Last summer, we had just moved to our village along the Avon River in England. It was the season of fetes and festivals and we were determined to go to every one! I learned to throw a mean wellie boot, played the human fruit machine, and put my money down on what was surely the winning yellow rubber duckie as it floated down the river and disappeared over the weir. After munching on a hot dog (which by the way is not a hot dog, but a rather thick sausage - a nice one, mind, not-too-greasy with just the right amount of seasoning) we tried our luck at the Tombola booth. 5 tickets for a £1 - you win if the number on a ticket matches the number attached to a white elephant item on the table. I won!!!! My prize - a small black currant plant in a six inch pot. For the rest of the summer and throughout the winter, I babied that currant, provided it with a bigger pot, gave it the best potting soil and tons of fertilizer that promised a growth miracle. And did it ever! Sadly it grew too big for the finely manicured beds of delicate flowers, so we planted it in a corner of the garden that we called: The Darwin Patch (if it survived the snails, slugs, and grubs, we'd be happy to eat it). Much to our surprise, the black currant seemed to like being next to the oil tank. This summer, it produced enough fruit to make a single jar of jam using a very simple recipe!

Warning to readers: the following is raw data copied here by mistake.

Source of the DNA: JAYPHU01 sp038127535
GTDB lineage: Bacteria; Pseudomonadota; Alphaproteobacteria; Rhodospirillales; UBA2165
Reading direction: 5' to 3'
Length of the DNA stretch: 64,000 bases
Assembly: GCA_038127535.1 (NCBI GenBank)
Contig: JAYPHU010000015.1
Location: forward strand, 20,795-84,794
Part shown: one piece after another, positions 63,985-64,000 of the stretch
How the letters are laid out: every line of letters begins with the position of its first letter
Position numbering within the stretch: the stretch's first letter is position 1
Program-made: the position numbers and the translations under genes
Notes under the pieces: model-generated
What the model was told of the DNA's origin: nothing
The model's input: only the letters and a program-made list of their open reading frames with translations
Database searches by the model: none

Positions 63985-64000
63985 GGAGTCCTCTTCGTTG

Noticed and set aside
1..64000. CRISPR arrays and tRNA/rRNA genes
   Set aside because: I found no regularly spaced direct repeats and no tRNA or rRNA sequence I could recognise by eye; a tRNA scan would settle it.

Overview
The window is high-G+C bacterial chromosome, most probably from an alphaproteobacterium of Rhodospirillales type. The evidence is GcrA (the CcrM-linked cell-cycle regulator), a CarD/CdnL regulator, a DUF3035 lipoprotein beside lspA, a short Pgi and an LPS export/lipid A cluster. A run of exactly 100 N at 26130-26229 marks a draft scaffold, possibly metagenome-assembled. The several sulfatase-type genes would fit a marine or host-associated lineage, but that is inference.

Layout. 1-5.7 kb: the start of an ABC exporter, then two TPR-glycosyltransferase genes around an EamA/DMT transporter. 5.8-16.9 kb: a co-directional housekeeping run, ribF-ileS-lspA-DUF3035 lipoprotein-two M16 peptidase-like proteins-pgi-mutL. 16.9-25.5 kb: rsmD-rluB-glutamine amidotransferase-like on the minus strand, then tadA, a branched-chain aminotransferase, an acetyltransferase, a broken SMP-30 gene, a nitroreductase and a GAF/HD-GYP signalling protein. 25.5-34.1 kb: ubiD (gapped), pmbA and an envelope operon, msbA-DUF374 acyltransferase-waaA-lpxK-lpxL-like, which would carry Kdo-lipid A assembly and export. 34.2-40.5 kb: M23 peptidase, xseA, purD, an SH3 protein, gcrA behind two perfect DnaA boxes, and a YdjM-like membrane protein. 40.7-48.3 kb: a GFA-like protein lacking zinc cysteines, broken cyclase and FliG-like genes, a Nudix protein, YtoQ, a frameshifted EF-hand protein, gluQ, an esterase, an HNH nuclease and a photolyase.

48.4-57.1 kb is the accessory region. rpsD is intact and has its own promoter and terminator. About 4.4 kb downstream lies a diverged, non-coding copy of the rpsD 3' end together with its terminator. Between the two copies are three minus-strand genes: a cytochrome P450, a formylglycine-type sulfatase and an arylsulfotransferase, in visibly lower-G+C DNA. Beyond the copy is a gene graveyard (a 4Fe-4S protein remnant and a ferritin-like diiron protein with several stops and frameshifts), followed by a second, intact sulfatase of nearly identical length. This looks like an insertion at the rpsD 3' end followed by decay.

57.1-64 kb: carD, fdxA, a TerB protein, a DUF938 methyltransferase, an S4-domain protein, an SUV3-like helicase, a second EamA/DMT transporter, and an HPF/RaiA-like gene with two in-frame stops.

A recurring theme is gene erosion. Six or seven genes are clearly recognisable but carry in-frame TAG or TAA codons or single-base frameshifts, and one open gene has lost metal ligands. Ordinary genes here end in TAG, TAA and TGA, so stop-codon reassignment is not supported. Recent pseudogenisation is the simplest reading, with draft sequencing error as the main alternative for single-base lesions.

Making black currant jam is the easiest task. There are a lot of recipes that require you to do this and that but quite honestly, all you need for a spectacular tasty pot of jam is a clean empty jam jar, fruit, sugar, and a lemon. Remove stems, wash berries, pat dry and weigh them. My bush produced 7.7 ounces. Place berries into a stainless steel pan. The amount of sugar added should be the same weight as the berries. I added 7.7 oz. of sugar to my pan plus the juice of half a lemon. Turn on the heat and while waiting for the berries to come to a boil, mash them with a potato masher to release the juice. Currants are high in pectin, so the jam sets in about 10-20 minutes. Jam-makers seem partial to their own particular method for testing to see if the jam is ready to set. My grandmother taught me the "Moses Method". I dollop a spoonful of jam onto a plate and draw my finger through the jam to "part the sea". If the valley stays dry, the jam is ready to set. If the juice seeps back into the valley - well, my grandmother would say:"Moses better not take his people across yet!" and may need to simmer a bit longer. When ready, pour the jam into a jar and twist the lid on tight. As the jam cools, the lid should pop - a sign that the jar has nicely sealed. How easy is that!?